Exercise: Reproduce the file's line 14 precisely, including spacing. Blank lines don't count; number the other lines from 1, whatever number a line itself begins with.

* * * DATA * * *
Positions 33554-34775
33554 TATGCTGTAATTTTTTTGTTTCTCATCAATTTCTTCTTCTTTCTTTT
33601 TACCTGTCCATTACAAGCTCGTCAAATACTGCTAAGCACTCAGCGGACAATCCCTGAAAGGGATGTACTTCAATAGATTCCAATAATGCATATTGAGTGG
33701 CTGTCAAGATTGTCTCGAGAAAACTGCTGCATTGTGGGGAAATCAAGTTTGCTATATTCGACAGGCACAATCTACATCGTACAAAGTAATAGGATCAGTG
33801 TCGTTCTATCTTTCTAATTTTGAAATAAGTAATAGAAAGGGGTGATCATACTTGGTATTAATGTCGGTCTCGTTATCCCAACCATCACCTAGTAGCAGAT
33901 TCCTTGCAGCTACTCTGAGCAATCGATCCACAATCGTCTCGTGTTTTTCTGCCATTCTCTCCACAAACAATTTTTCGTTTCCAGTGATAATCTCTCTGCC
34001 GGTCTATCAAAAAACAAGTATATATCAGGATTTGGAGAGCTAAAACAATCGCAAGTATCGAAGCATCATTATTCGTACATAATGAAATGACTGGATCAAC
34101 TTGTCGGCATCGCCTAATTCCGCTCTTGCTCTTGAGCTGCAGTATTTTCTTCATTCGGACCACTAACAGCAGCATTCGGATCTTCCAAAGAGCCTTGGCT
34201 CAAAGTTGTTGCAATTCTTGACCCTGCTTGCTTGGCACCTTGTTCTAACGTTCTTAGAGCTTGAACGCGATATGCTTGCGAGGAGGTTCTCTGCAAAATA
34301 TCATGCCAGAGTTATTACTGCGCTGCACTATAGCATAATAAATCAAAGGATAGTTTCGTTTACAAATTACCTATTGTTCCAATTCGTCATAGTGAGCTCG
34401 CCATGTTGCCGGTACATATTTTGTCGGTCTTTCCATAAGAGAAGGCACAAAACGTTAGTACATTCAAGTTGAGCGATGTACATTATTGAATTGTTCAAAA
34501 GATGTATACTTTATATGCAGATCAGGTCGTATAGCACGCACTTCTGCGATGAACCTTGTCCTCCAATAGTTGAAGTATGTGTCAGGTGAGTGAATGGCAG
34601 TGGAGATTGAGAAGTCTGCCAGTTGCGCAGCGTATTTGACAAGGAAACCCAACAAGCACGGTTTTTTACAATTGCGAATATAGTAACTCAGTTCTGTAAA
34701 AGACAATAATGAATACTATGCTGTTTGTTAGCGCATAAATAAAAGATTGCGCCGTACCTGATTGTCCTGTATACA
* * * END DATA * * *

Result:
34701 AGACAATAATGAATACTATGCTGTTTGTTAGCGCATAAATAAAAGATTGCGCCGTACCTGATTGTCCTGTATACA